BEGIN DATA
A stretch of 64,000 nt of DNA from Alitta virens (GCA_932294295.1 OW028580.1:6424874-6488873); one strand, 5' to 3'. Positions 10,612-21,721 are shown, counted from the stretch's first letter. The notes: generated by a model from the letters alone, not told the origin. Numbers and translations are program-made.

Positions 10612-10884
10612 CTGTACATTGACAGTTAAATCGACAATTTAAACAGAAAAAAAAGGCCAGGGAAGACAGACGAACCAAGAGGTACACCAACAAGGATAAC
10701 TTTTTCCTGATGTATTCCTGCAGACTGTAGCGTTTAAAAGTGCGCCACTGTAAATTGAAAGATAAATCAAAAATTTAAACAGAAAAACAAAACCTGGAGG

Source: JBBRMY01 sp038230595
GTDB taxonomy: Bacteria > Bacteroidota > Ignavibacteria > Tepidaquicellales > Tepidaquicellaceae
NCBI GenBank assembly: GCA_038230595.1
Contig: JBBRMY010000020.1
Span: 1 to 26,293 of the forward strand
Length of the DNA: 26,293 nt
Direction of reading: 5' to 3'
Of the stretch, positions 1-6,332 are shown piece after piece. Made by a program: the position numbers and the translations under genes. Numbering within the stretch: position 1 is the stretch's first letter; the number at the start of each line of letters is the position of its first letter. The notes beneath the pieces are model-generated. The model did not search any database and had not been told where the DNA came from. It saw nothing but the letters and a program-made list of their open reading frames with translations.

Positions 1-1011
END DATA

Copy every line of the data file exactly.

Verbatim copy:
A stretch of 64,000 nt of DNA from Alitta virens (GCA_932294295.1 OW028580.1:6424874-6488873); one strand, 5' to 3'. Positions 10,612-21,721 are shown, counted from the stretch's first letter. The notes: generated by a model from the letters alone, not told the origin. Numbers and translations are program-made.

Positions 10612-10884
10612 CTGTACATTGACAGTTAAATCGACAATTTAAACAGAAAAAAAAGGCCAGGGAAGACAGACGAACCAAGAGGTACACCAACAAGGATAAC
10701 TTTTTCCTGATGTATTCCTGCAGACTGTAGCGTTTAAAAGTGCGCCACTGTAAATTGAAAGATAAATCAAAAATTTAAACAGAAAAACAAAACCTGGAGG

Source: JBBRMY01 sp038230595
GTDB taxonomy: Bacteria > Bacteroidota > Ignavibacteria > Tepidaquicellales > Tepidaquicellaceae
NCBI GenBank assembly: GCA_038230595.1
Contig: JBBRMY010000020.1
Span: 1 to 26,293 of the forward strand
Length of the DNA: 26,293 nt
Direction of reading: 5' to 3'
Of the stretch, positions 1-6,332 are shown piece after piece. Made by a program: the position numbers and the translations under genes. Numbering within the stretch: position 1 is the stretch's first letter; the number at the start of each line of letters is the position of its first letter. The notes beneath the pieces are model-generated. The model did not search any database and had not been told where the DNA came from. It saw nothing but the letters and a program-made list of their open reading frames with translations.

Positions 1-1011